Traffic, car rentals, and packed public transportation don’t make for a relaxing vacation. For your next trip, choose one of these U.S. cities that are a paradise for walkers. Pound the pavement in the concrete jungle in New York City or stroll along the water in San Francisco—some of America’s best destinations are also the most walkable.
We compiled data from Smart Growth America’s Foot Traffic Ahead rankings to determine the best walkable cities in the US. This non-profit group measures destination walkability in the 35 largest US metropolitan areas by analyzing walkability metrics to create an overall walkability score.
Michael Rodriguez, Director of Research at Smart Growth America, explains how they determine which city is the best for walking. “When we talk about walkability in Foot Traffic Ahead, we’re asking two questions: How many businesses and destinations are within walking distance, and are there sidewalks, crosswalks, and other safety features that make it easy to walk from Point A to Point B?”
Rodriguez says these walkable areas are some of the most popular tourist destinations. “Travelers can likely save on transportation costs by choosing to visit our top-ranking metros and staying in walkable areas.” After all, Rodriguez explains, “Few recreational tourists spend money to go stay in an empty business park on a weekend.”
The report found that the most walkable cities in the U.S. tend to be on the coasts, except for Chicago.
These are the best cities to walk in the US:
- New York, New York (Walkability Score: 100)
Since less than half of New York City residents own a car, it’s no surprise that The Big Apple is the most walkable city in America. The city block grid design makes it easy to find your way without getting lost (or being glued to your smartphone), and you’ll find endless choices for breaks to refuel on every block.
New York’s public transportation system is the best in the country, with buses, subways, trains, and ferries making the city even more accessible.
Most Walkable Neighborhoods: Little Italy, NoLita, and Bowery.
Best Walkable Hotel: Equinox Hotel New York
- Boston, Massachusetts (Walkability Score: 74.3)
Simply get lost along the charming streets of Boston, or add a little more purpose—and history—to your walk on the city’s famous Freedom Trail. Follow the line on the pavement for 2.5 miles and take a self-guided tour of Boston’s best neighborhoods and attractions. Or, download the Freedom Trail app to learn some of the city’s history while you walk.
Boston has a wide public transit network as well, with subways, buses, ferries, and commuter trains covering the city and surrounding suburbs.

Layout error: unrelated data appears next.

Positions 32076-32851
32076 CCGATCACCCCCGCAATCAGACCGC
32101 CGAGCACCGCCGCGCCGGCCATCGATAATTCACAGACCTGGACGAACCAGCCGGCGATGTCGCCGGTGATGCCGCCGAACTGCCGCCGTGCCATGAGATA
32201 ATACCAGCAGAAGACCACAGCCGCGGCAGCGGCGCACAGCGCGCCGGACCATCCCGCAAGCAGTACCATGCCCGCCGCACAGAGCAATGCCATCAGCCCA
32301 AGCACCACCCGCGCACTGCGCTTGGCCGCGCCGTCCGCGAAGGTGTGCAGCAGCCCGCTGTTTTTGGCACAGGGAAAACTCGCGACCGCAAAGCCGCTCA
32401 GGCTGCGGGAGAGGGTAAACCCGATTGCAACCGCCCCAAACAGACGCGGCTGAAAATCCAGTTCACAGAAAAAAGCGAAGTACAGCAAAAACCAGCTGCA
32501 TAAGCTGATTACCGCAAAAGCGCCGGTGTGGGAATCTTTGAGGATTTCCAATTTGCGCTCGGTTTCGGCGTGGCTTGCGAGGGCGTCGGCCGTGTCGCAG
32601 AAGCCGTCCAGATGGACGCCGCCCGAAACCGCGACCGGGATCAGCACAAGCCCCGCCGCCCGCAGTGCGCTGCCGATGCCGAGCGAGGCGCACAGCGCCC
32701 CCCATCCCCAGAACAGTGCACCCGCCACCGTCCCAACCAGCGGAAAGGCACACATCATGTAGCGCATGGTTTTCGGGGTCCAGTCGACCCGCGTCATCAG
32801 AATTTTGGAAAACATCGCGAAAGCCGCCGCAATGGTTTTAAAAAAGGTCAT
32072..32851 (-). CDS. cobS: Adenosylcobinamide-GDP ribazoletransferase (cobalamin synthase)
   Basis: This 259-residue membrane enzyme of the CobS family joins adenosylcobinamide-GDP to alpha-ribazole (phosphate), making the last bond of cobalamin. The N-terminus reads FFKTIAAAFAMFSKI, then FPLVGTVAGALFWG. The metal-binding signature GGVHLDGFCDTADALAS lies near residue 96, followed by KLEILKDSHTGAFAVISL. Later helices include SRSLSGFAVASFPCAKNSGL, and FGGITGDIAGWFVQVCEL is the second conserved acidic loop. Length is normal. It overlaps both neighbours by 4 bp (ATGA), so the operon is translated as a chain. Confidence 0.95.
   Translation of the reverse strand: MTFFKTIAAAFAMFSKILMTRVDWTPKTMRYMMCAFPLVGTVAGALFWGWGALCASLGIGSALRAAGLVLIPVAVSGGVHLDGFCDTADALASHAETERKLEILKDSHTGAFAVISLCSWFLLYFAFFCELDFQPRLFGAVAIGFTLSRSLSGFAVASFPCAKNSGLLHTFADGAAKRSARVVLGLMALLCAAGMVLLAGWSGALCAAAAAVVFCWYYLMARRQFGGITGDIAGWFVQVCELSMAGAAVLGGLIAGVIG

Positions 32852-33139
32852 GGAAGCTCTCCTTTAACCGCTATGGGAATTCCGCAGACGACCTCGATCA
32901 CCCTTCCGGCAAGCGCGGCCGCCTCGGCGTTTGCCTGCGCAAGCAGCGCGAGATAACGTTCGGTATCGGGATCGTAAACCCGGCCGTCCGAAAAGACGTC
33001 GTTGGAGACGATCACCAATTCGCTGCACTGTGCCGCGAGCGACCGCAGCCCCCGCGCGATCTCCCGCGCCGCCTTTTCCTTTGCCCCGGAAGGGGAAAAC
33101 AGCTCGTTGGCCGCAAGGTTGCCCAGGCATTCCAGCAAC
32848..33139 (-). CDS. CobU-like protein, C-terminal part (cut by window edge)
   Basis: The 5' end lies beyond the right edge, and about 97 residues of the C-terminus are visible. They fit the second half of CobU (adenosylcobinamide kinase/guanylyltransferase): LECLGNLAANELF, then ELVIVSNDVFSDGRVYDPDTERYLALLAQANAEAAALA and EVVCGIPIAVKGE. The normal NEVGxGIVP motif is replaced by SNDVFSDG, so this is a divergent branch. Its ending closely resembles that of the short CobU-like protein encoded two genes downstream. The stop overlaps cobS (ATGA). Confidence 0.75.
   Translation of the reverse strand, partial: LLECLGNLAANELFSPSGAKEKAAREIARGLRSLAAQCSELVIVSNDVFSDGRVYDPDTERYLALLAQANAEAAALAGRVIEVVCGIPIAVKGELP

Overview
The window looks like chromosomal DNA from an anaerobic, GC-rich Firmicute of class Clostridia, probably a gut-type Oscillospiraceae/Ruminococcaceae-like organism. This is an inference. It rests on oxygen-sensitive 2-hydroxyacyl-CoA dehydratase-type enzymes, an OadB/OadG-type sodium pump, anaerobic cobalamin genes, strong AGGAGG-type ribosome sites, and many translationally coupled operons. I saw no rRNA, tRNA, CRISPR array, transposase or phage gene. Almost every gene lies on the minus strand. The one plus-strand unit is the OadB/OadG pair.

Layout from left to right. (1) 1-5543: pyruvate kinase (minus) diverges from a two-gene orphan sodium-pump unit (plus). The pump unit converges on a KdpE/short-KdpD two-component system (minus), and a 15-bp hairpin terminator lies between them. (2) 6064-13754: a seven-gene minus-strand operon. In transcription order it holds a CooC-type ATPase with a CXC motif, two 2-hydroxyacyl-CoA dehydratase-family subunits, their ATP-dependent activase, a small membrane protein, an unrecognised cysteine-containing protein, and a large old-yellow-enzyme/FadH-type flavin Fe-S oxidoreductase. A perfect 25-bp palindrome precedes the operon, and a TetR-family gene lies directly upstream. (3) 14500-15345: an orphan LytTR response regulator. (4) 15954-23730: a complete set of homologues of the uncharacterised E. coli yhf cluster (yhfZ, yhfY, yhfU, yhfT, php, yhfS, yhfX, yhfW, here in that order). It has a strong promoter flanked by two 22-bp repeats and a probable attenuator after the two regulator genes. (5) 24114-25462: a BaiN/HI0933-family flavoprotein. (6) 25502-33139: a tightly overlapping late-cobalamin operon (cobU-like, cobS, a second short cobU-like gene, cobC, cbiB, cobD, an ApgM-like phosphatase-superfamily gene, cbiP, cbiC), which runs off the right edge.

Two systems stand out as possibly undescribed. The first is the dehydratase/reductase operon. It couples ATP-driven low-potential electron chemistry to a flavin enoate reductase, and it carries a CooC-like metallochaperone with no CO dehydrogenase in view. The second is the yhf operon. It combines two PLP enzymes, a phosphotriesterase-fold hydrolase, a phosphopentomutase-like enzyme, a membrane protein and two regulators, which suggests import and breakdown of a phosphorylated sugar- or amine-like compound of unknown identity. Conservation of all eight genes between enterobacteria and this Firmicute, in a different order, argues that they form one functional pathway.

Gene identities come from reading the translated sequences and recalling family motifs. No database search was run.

Most Walkable Neighborhoods: Beacon Hill, Chinatown, and North End.
Best Walkable Hotel: Boston Park Plaza.
- Washington, DC (Walkability Score: 72.6)
The best way to see Washington, D.C.’s monuments is on foot. Start at the National Mall and work your way from the Washington Monument down to the Lincoln Memorial. The city’s diverse neighborhoods are all extremely walkable, but if you prefer a more peaceful walk, head to Rock Creek Park, an urban oasis with plenty of walking trails to explore.
When you get tired of walking, Washington D.C.’s extensive public transportation network makes it easy to get around without a car. The city’s subway system extends into two neighboring states (Virginia and Maryland).
Most Walkable Neighborhoods: U-Street, Dupont Circle, and Mount Vernon Square.
Best Walkable Hotel: Kimpton Hotel Monaco Washington DC
- Seattle, Washington (Walkability Score: 69.4)
Seattle is a hiker’s paradise with three stunning national parks in its backyard. Get in some warm-up walks around the city, exploring the lively Pike Place Market and the Space Needle. When your energy starts to flag, you can find an amazing cup of locally brewed coffee practically everywhere you turn in the city.
Seattle’s rapid transit network has improved significantly over the last few years, and now offers a choice of light rail, streetcar, monorail, and commuter rail for getting around the city.
Most Walkable Neighborhoods: Downtown, International District, and Belltown.
Best Walkable Hotel: The Charter Hotel
- Portland, Oregon (Walkability Score: 68.5)
Portlanders have a walking mindset that’s reflected in the design of their city. The Smart Growth America study states, “Metro Portland and Seattle share a Northwestern environmental commitment that encourages walkable urbanism.” Portland is not only an extremely walkable city but it’s also one of the most bike-friendly cities in the country, with a wide network of designated bike lanes and bike paths.
When it’s raining, buses, streetcars, and the light rail offer alternatives for navigating Portland.
Most Walkable Neighborhoods: The Pearl, Old Town, and Downtown
Best Walkable Hotel: Harlow Hotel
- San Francisco, California (Walkability Score: 66.2)
Don’t let San Francisco’s hilly terrain deter you—it’s one of the most walkable cities in the US. Climb up high for incredible views of the bay, meander through the city’s many public parks, and definitely don’t miss a chance to walk across the famous Golden Gate Bridge.
When you’re ready for a ride, San Francisco’s web of buses, light rail trains, streetcars, and iconic cable cars covers all corners of the city.
Most Walkable Neighborhoods: Chinatown, Tenderloin, and Polk Gulch.
Best Walkable Hotel: Hotel Emblem San Francisco
- Chicago, Illinois (Walkability Score: 65.9)
While the Windy City is at its most walkable in the spring, summer, and fall, you can still get around by foot even on the coldest winter days, thanks to Chicago’s Pedway. The Pedway is the city’s system of underground tunnels and overhead bridges connecting more than 40 blocks in downtown Chicago.
Chicago’s train system nicknamed the “L” for its elevated tracks, began operating in 1892, making it the oldest metro system in the country. There are over 140 stations throughout the city and suburbs to help you explore without a car.
Most Walkable Neighborhoods: East Ukrainian Village, Wicker Park, and Near North Side.